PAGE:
The Art Institute of Chicago, "A Collecting Odyssey: Indian, Himalayan, and Southeast Asian Art from the James and Marilynn Alsdorf Collection" (August 2 – October 26, 1997).
The Art Institute of Chicago, Alsdorf Galleries of Indian, Southeast Asian, Himalayan and Islamic Art, December 2008 to present.
Pratapaditya Pal with contributions by Stephen Little, A Collecting Odyssey: Indian, Himalayan, and Southeast Asian Art (The Art Institute of Chicago, 1997), p. 280: 36 and color plate p. 38.
Stephen Little, “Southeast Asian Sculptures from the James and Marilynn Alsdorf Collection,” Orientations 28, 7 (July/August 1997), p. 58: fig. 3.
The Art Institute of Chicago Annual Report, 2008-2009 (posted on AIC web site), p. 19
Robert L. Brown, "An Aesthetic Encounter: Khmer Art from Thailand, Cambodia and Vietnam" in Orientations 42, No. 3, (April 2011), pp. 50-56.
Purchased by Mr. and Mrs. James W. Alsdorf, Chicago, Illinois, from Yvonne Moreau-Gobard of Amsterdam, Netherlands, in the 1970’s. Mrs. Alsdorf promised the work to the Art Institute of Chicago in 2002 and gave it to the Art Institute of Chicago in 2008.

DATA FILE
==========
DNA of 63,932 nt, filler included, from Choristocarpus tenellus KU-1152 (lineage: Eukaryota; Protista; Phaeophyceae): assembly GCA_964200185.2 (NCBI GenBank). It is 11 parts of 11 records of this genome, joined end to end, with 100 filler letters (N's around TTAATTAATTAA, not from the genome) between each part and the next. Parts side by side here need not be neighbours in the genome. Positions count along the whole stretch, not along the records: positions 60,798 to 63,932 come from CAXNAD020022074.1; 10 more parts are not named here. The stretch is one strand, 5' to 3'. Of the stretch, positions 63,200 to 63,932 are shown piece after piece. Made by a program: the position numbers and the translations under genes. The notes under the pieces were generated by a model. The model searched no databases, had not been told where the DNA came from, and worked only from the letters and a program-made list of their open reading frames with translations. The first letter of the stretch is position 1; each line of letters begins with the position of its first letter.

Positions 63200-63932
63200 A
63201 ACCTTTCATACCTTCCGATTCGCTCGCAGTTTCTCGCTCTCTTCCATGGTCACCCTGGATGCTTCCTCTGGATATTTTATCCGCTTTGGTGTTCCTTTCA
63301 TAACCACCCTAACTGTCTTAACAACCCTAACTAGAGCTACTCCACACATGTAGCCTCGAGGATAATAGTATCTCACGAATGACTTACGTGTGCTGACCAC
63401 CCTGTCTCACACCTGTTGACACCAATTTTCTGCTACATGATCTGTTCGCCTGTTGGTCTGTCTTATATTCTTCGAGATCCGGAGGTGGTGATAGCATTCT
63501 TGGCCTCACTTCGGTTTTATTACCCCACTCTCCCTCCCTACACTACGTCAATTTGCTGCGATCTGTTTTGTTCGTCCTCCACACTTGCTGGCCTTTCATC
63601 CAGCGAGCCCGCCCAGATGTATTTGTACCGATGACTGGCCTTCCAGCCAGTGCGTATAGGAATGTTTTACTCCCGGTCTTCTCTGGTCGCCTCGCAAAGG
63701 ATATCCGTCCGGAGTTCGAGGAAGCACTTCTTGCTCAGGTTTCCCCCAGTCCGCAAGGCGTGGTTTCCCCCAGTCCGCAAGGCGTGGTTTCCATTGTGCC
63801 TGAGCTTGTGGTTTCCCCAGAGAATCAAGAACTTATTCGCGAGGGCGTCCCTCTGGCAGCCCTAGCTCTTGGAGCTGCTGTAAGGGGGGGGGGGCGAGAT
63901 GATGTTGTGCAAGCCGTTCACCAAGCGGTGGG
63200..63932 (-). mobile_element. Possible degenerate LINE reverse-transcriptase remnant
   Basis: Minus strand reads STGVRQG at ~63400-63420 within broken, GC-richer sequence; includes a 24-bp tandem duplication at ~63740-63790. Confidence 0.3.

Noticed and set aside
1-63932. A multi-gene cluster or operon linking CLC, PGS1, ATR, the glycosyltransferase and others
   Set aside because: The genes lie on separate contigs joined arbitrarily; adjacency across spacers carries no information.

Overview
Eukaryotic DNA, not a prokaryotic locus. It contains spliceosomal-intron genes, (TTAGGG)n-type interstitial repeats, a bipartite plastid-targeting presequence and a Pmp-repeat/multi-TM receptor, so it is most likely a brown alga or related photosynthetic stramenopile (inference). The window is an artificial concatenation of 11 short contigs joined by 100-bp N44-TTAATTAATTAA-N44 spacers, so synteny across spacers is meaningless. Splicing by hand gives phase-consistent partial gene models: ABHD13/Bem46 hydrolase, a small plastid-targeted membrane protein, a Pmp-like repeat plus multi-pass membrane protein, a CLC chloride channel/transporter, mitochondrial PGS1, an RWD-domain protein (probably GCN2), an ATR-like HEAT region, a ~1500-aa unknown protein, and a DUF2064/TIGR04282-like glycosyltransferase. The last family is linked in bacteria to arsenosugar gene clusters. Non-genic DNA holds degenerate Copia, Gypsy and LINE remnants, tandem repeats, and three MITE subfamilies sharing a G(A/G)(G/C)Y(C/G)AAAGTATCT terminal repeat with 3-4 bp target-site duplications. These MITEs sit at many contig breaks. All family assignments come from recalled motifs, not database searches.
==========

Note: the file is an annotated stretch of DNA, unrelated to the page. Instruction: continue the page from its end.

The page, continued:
Additional Information Statement:
The donor reports that she and her husband acquired this object in the 1970’s from the dealer Yvonne Moreau-Gobard of Amsterdam, Netherlands. This information is consistent with the donor’s documented collecting activities. Attempts to determine when and from whom Ms. Moreau-Gobard acquired the object were unsuccessful. The work was exhibited in 1997 and has been publicly displayed since 2008, and it has been published multiple times. This is one of the centerpieces of the Art Institute of Chicago's collection of Khmer art, not only because it is a fine example in the Baphuon style (named after the Baphuon temple at Angkor) but also because it is one of the Southeast Asian collection’s most complete free-standing sculptures in stone.